In particular, the highest average sales prices year to date in the District are in Zip codes 20007, primarily for Georgetown and Burleith ($1,067,347); 20016 for Cathedral Heights and American University Park ($1,042,904); and 20015 for the area around Friendship Heights and Chevy Chase ($1,017,269).

However, the biggest gainers in average sales price are a mixture of high-priced neighborhoods with developing areas outside the city center. The largest gainer in average sales price through the end of June was American University Park and Cathedral Heights, rising 19.9 percent to $1,042,904 in 2016 from $870,046 in 2015.

Notable growth also occurred in the far reaches of Southeast and Northeast Washington. The second- and third-biggest gainers in average sales price so far in 2016 have been seen around Zip codes 20020 for Anacostia and Hillcrest (up 17.7 percent to $292,159) as well as in 20019 for Deanwood and Benning Heights (up 17.3 percent to $256,417).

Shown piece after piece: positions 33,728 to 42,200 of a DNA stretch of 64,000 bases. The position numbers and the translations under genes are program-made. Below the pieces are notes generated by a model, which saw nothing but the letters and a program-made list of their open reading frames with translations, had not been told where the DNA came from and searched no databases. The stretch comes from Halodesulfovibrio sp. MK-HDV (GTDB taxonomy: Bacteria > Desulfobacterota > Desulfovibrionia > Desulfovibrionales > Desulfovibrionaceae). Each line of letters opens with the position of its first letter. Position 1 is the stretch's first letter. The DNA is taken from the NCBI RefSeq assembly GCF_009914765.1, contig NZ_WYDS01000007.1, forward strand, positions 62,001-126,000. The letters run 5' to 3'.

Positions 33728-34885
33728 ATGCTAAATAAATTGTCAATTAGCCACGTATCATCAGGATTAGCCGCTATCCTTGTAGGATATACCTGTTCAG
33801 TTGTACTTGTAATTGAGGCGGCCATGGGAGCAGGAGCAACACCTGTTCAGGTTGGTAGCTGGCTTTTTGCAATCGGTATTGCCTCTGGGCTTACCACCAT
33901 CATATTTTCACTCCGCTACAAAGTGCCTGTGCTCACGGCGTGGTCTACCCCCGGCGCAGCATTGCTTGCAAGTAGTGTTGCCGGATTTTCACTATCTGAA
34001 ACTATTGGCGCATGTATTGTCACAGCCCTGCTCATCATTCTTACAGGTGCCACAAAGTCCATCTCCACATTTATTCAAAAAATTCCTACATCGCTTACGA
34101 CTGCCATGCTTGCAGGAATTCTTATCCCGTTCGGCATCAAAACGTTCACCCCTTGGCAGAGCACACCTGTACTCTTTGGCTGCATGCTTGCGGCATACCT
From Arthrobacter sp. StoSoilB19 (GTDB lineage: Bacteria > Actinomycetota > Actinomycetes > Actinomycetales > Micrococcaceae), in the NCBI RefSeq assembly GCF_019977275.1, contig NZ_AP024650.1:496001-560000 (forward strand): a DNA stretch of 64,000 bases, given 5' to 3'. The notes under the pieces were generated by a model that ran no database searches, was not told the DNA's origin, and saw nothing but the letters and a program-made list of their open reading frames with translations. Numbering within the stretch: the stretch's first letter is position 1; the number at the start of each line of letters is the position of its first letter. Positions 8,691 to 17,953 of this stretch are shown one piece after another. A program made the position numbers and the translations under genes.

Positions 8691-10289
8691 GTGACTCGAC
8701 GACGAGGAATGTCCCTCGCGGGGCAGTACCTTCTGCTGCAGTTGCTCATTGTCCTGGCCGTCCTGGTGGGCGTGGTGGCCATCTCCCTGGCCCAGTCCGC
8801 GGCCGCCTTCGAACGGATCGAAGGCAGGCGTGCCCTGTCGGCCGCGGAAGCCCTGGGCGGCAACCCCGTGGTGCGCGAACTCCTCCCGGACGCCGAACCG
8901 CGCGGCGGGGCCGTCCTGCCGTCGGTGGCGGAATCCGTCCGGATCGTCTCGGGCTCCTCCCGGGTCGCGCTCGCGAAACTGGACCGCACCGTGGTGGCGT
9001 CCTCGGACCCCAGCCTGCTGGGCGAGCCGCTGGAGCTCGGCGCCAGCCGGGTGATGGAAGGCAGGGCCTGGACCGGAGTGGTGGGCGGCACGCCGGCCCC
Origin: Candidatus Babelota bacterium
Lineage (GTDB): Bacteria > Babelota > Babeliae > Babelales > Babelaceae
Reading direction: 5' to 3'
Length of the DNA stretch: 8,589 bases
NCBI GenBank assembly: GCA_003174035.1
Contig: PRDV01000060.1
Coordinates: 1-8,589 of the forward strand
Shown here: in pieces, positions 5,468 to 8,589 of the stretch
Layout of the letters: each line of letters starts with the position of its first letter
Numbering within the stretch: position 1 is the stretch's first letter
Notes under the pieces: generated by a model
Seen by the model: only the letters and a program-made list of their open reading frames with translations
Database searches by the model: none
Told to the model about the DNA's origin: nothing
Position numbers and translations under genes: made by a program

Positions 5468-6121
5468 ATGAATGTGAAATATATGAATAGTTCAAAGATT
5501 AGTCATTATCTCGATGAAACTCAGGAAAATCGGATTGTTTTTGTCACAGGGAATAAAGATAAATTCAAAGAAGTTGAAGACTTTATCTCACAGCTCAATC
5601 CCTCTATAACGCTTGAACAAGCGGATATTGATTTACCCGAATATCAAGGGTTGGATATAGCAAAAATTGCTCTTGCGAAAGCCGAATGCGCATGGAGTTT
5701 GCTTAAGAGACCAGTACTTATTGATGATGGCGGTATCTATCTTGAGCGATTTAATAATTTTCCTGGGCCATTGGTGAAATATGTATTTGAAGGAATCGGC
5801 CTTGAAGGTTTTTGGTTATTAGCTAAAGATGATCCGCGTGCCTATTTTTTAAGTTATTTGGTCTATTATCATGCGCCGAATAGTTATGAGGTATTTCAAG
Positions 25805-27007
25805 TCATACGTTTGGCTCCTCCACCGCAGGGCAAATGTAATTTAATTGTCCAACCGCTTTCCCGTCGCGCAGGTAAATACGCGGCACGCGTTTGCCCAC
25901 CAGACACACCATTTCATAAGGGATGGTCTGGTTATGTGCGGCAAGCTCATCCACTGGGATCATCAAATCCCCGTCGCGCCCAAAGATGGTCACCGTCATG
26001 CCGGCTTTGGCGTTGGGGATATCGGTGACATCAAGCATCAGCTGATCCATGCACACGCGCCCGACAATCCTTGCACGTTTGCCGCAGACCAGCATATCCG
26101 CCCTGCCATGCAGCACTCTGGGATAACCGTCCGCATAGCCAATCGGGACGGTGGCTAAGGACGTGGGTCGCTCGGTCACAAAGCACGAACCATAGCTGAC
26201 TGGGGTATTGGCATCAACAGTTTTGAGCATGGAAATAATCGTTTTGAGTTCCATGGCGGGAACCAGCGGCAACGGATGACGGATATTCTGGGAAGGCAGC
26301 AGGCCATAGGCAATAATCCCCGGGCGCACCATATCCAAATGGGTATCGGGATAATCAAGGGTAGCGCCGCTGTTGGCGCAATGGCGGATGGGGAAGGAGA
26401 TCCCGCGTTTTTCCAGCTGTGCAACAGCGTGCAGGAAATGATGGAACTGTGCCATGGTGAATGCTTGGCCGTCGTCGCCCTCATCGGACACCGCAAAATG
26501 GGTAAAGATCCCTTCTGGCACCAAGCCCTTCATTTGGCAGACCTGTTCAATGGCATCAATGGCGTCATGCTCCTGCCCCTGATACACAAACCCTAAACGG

Median days on market 

Unlike other leading indicators, median days on the market — the number of days it takes a property to go from active on the market to under contract — is measured in how it shrinks not grows. A low number of days on market often corresponds to a higher sales price and vice versa. For the District, the average days on market as a whole are 39 days for 2016, down one day from 2015.


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Single-family housing starts slows | South Salem Real Estate

The May pace of single-family housing starts was effectively flat relative to April after downward revisions for prior months, standing at a seasonally adjusted annual rate of 764,000. However, according to estimates from the Census Bureau and the Department of Housing and Urban Development, the May rate marks a 10% gain in the pace of single-family construction on a year-over-year basis.